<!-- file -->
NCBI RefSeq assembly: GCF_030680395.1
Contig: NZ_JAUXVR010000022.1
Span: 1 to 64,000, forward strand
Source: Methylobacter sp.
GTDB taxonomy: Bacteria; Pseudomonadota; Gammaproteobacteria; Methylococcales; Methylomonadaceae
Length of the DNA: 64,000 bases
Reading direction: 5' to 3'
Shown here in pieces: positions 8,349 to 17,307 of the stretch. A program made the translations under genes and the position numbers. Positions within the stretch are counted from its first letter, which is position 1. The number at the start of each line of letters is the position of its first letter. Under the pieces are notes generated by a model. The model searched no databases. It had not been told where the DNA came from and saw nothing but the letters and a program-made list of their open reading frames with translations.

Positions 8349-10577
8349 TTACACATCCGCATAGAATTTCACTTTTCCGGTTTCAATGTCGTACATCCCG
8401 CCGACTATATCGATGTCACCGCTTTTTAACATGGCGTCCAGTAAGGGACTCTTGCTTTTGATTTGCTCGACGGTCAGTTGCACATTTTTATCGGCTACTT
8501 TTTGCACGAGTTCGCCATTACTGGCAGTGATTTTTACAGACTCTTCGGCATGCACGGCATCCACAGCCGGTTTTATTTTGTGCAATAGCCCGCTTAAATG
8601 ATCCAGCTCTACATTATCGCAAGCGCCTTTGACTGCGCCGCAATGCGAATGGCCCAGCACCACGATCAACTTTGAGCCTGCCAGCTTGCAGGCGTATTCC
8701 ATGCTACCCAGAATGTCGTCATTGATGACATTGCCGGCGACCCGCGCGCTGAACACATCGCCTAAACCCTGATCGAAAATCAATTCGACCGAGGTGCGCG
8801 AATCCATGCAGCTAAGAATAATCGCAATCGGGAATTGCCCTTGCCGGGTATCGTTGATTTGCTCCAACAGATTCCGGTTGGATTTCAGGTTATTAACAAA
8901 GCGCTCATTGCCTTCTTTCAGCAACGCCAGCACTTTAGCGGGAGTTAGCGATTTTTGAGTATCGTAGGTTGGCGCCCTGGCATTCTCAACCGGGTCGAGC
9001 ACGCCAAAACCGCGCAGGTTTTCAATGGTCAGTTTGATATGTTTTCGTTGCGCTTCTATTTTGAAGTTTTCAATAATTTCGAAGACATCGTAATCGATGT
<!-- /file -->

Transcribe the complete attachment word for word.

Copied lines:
NCBI RefSeq assembly: GCF_030680395.1
Contig: NZ_JAUXVR010000022.1
Span: 1 to 64,000, forward strand
Source: Methylobacter sp.
GTDB taxonomy: Bacteria; Pseudomonadota; Gammaproteobacteria; Methylococcales; Methylomonadaceae
Length of the DNA: 64,000 bases
Reading direction: 5' to 3'
Shown here in pieces: positions 8,349 to 17,307 of the stretch. A program made the translations under genes and the position numbers. Positions within the stretch are counted from its first letter, which is position 1. The number at the start of each line of letters is the position of its first letter. Under the pieces are notes generated by a model. The model searched no databases. It had not been told where the DNA came from and saw nothing but the letters and a program-made list of their open reading frames with translations.

Positions 8349-10577
8349 TTACACATCCGCATAGAATTTCACTTTTCCGGTTTCAATGTCGTACATCCCG
8401 CCGACTATATCGATGTCACCGCTTTTTAACATGGCGTCCAGTAAGGGACTCTTGCTTTTGATTTGCTCGACGGTCAGTTGCACATTTTTATCGGCTACTT
8501 TTTGCACGAGTTCGCCATTACTGGCAGTGATTTTTACAGACTCTTCGGCATGCACGGCATCCACAGCCGGTTTTATTTTGTGCAATAGCCCGCTTAAATG
8601 ATCCAGCTCTACATTATCGCAAGCGCCTTTGACTGCGCCGCAATGCGAATGGCCCAGCACCACGATCAACTTTGAGCCTGCCAGCTTGCAGGCGTATTCC
8701 ATGCTACCCAGAATGTCGTCATTGATGACATTGCCGGCGACCCGCGCGCTGAACACATCGCCTAAACCCTGATCGAAAATCAATTCGACCGAGGTGCGCG
8801 AATCCATGCAGCTAAGAATAATCGCAATCGGGAATTGCCCTTGCCGGGTATCGTTGATTTGCTCCAACAGATTCCGGTTGGATTTCAGGTTATTAACAAA
8901 GCGCTCATTGCCTTCTTTCAGCAACGCCAGCACTTTAGCGGGAGTTAGCGATTTTTGAGTATCGTAGGTTGGCGCCCTGGCATTCTCAACCGGGTCGAGC
9001 ACGCCAAAACCGCGCAGGTTTTCAATGGTCAGTTTGATATGTTTTCGTTGCGCTTCTATTTTGAAGTTTTCAATAATTTCGAAGACATCGTAATCGATGT